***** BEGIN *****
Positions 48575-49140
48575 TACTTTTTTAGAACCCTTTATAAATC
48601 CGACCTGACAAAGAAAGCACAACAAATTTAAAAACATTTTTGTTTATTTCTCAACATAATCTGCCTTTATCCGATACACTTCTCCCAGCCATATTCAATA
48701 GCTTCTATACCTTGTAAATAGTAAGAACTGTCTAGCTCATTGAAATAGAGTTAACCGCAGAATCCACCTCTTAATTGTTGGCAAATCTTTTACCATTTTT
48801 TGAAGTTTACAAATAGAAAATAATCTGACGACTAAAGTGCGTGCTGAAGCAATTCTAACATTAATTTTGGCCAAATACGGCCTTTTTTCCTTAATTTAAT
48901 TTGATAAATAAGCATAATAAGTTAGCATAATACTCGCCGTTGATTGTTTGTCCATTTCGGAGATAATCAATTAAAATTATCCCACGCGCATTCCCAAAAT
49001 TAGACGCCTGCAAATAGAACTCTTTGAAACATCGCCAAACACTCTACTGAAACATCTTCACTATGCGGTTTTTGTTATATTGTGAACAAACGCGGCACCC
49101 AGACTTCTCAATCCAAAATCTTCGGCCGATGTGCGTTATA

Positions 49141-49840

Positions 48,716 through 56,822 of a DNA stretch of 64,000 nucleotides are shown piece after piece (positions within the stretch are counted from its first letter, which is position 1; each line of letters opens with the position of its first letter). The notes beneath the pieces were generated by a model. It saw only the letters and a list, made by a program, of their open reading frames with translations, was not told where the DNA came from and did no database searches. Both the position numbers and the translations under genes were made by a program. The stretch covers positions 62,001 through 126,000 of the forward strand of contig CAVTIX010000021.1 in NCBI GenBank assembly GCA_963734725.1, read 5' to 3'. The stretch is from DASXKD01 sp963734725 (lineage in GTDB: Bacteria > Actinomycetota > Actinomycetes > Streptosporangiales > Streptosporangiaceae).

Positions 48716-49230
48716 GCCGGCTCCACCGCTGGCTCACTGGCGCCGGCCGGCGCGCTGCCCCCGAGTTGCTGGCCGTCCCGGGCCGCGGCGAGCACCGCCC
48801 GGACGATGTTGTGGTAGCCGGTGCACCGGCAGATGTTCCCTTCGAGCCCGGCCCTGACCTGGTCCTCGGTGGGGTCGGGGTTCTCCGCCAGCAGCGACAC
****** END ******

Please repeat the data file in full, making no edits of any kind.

Positions 48575-49140
48575 TACTTTTTTAGAACCCTTTATAAATC
48601 CGACCTGACAAAGAAAGCACAACAAATTTAAAAACATTTTTGTTTATTTCTCAACATAATCTGCCTTTATCCGATACACTTCTCCCAGCCATATTCAATA
48701 GCTTCTATACCTTGTAAATAGTAAGAACTGTCTAGCTCATTGAAATAGAGTTAACCGCAGAATCCACCTCTTAATTGTTGGCAAATCTTTTACCATTTTT
48801 TGAAGTTTACAAATAGAAAATAATCTGACGACTAAAGTGCGTGCTGAAGCAATTCTAACATTAATTTTGGCCAAATACGGCCTTTTTTCCTTAATTTAAT
48901 TTGATAAATAAGCATAATAAGTTAGCATAATACTCGCCGTTGATTGTTTGTCCATTTCGGAGATAATCAATTAAAATTATCCCACGCGCATTCCCAAAAT
49001 TAGACGCCTGCAAATAGAACTCTTTGAAACATCGCCAAACACTCTACTGAAACATCTTCACTATGCGGTTTTTGTTATATTGTGAACAAACGCGGCACCC
49101 AGACTTCTCAATCCAAAATCTTCGGCCGATGTGCGTTATA

Positions 49141-49840

Positions 48,716 through 56,822 of a DNA stretch of 64,000 nucleotides are shown piece after piece (positions within the stretch are counted from its first letter, which is position 1; each line of letters opens with the position of its first letter). The notes beneath the pieces were generated by a model. It saw only the letters and a list, made by a program, of their open reading frames with translations, was not told where the DNA came from and did no database searches. Both the position numbers and the translations under genes were made by a program. The stretch covers positions 62,001 through 126,000 of the forward strand of contig CAVTIX010000021.1 in NCBI GenBank assembly GCA_963734725.1, read 5' to 3'. The stretch is from DASXKD01 sp963734725 (lineage in GTDB: Bacteria > Actinomycetota > Actinomycetes > Streptosporangiales > Streptosporangiaceae).

Positions 48716-49230
48716 GCCGGCTCCACCGCTGGCTCACTGGCGCCGGCCGGCGCGCTGCCCCCGAGTTGCTGGCCGTCCCGGGCCGCGGCGAGCACCGCCC
48801 GGACGATGTTGTGGTAGCCGGTGCACCGGCAGATGTTCCCTTCGAGCCCGGCCCTGACCTGGTCCTCGGTGGGGTCGGGGTTCTCCGCCAGCAGCGACAC